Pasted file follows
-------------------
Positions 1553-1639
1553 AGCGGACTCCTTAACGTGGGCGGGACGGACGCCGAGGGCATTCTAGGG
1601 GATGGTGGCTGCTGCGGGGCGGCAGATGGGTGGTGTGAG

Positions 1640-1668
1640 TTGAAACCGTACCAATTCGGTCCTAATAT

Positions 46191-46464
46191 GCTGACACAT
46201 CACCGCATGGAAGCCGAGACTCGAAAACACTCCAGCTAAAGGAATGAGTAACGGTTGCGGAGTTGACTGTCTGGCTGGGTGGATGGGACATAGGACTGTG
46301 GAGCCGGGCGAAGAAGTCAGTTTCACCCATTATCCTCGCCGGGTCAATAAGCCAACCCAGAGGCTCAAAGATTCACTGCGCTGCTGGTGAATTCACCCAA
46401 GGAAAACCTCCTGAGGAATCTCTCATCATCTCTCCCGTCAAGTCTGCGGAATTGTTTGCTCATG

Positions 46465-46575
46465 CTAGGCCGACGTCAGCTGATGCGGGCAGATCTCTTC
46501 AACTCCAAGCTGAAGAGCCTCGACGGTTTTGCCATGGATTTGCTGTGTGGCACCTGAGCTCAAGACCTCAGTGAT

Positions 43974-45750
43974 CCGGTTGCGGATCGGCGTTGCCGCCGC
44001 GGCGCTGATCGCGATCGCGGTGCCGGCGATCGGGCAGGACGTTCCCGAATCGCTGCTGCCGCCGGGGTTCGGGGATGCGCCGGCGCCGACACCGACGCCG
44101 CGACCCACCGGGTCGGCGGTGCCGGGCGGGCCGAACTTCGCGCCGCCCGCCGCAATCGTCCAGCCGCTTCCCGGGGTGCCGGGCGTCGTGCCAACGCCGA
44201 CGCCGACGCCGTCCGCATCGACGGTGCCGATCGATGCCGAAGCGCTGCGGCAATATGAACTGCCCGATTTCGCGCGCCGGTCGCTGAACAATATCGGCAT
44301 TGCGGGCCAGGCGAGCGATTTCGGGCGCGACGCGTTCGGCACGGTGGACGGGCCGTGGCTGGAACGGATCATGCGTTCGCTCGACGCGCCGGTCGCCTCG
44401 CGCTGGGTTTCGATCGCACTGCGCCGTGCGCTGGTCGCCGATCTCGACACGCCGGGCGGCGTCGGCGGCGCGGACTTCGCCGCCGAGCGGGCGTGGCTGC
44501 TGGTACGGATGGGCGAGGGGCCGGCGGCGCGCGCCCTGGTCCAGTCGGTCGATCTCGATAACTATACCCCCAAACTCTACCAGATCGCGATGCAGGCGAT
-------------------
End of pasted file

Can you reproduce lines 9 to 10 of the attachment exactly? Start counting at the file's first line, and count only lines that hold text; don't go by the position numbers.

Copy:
46301 GAGCCGGGCGAAGAAGTCAGTTTCACCCATTATCCTCGCCGGGTCAATAAGCCAACCCAGAGGCTCAAAGATTCACTGCGCTGCTGGTGAATTCACCCAA
46401 GGAAAACCTCCTGAGGAATCTCTCATCATCTCTCCCGTCAAGTCTGCGGAATTGTTTGCTCATG